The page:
Enacted by Congress in 1983, the program is administered by the National Science Foundation on behalf of The White House’s Office of Science and Technology Policy to recognize teachers who have both deep content knowledge and the ability to motivate and engage students.
The president can present up to 108 awards each year, alternating annually between primary and secondary teachers. Since the program started, more than 5,000 teachers have been recognized for their contributions in the classroom and to their profession.
Donavan, who is one of only three math finalists in the state, has taught math II, enhanced math II, enhanced math III, advanced placement calculus BC and math foundations.
According to a news release from the California Department of Education, she has worked as a teacher on special assignment, where she built relationships with secondary math teachers across the district and led district math teams in creating new math classes, implementing integrated math courses and re-examining high school grading practices. Donavan has also mentored teacher candidates and two early-career teachers.
The other two math finalists are Maria Garcia from Richard Henry Dana Middle School in the El Segundo-based Wiseburn School District and Stephanie Paris of Granada Hills Charter High School in Los Angeles Unified. The three state finalists for science are Garrett Lim of Walnut High School in the Walnut Valley Unified School District, Catherine Messenger of Los Gatos High School in the Los Gatos-Saratoga Union High School District and Zachary Moore of Laguna Blanca School in the Santa Barbara-based Hope Elementary School District.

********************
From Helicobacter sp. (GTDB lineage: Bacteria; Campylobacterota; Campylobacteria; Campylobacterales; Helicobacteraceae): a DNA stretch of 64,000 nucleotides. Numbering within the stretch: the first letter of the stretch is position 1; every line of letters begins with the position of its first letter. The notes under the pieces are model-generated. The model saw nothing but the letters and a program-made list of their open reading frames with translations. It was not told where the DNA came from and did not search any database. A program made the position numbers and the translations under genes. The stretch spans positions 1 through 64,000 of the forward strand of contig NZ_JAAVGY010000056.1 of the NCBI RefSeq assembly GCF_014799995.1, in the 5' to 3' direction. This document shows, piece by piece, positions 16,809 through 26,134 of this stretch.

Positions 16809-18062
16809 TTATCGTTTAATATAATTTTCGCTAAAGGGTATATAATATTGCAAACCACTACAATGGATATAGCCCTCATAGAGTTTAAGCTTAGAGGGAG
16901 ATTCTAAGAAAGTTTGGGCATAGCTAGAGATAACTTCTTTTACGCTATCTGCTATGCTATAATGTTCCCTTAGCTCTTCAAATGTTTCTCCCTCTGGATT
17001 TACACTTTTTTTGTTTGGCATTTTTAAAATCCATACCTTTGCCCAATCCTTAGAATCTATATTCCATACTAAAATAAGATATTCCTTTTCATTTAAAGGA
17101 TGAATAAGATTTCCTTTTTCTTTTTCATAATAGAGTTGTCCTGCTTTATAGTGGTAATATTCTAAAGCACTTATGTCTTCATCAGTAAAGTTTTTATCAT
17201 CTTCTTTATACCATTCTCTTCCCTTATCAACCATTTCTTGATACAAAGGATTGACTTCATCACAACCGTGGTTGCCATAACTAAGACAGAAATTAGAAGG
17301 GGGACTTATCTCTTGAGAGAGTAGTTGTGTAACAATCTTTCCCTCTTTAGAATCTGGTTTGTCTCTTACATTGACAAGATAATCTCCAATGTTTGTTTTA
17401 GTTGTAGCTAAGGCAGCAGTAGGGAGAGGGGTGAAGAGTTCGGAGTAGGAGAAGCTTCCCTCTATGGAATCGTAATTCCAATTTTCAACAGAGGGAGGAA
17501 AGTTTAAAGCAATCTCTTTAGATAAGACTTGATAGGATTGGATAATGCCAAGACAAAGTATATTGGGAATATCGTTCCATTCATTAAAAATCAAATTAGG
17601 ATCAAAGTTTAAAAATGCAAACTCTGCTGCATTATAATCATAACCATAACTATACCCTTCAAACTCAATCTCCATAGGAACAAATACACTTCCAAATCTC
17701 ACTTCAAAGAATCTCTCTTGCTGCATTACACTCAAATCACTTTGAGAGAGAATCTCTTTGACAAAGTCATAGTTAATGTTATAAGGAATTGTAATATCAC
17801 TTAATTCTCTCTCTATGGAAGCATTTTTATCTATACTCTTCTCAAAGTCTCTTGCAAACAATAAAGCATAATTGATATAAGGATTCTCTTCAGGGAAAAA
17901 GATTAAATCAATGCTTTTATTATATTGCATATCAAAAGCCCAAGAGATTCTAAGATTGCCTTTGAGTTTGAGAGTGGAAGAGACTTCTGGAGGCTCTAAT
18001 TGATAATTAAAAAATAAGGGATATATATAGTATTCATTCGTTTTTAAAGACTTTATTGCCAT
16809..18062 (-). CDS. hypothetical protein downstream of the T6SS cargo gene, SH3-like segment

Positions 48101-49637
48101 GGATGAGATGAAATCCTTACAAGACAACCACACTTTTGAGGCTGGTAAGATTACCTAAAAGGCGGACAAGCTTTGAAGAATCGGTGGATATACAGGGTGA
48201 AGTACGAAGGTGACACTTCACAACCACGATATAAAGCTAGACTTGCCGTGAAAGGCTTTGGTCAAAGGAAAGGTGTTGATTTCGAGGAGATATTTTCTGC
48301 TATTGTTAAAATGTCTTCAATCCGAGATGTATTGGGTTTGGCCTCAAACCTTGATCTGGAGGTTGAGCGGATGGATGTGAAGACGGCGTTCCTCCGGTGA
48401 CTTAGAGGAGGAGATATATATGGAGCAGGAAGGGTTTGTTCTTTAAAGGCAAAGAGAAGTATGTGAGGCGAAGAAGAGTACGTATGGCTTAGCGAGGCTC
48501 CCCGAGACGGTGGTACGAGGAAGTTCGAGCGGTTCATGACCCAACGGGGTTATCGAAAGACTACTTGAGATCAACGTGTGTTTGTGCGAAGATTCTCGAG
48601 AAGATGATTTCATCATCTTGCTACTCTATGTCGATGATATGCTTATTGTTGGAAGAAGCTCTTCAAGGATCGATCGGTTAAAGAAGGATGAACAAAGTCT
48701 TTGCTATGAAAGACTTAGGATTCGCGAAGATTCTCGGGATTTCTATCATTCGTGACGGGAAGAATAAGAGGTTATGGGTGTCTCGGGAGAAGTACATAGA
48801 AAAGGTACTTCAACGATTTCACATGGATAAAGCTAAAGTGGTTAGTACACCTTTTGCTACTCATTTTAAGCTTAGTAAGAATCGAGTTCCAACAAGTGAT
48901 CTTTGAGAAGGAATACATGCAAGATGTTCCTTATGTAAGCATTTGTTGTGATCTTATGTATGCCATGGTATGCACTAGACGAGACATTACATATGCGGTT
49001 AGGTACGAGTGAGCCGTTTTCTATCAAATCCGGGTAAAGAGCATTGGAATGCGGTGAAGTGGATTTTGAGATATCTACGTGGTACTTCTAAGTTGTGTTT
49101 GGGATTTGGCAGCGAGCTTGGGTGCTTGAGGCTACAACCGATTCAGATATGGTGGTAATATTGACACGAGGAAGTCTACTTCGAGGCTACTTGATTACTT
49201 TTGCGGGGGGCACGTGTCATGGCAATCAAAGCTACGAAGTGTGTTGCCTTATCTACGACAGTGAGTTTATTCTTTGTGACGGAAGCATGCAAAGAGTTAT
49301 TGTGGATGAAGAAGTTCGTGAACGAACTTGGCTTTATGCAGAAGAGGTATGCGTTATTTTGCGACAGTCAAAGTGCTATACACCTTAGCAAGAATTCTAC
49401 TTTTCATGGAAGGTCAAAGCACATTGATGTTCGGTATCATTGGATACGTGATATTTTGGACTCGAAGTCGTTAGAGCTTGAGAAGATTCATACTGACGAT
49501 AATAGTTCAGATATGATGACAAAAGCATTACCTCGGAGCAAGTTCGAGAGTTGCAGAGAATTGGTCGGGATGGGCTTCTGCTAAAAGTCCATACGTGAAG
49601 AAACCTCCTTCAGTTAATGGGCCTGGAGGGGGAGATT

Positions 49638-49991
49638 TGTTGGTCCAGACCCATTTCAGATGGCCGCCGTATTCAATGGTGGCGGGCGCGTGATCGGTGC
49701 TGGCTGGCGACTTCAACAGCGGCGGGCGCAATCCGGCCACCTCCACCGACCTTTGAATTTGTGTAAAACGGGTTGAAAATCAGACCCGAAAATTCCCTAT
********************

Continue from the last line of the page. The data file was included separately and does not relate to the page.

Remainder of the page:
“This has been a year full of significant challenges for students — personal, economic and social,” State Superintendent Tony Thurmond said. “The teachers recognized today are giving their students the tools to help them tackle difficulties, find creative solutions, ask questions and be the problem-solvers we need for the challenges of tomorrow.”
“These incredible educational mentors,” he said, “are driving preparation in math, technology, engineering and science, including computer science, that connect students with the world around them and help them grow their skills to persevere in any endeavor.”
The state Department of Education partners with the California Mathematics Council and the California Association of Science Educators to select nominees for the PAEMST program.
Applicants must demonstrate subject mastery, appropriate use of instructional methods and strategies, evidence of lifelong learning and leadership in education outside the classroom. Each candidate is also required to submit a 30-minute video lesson in support of their application.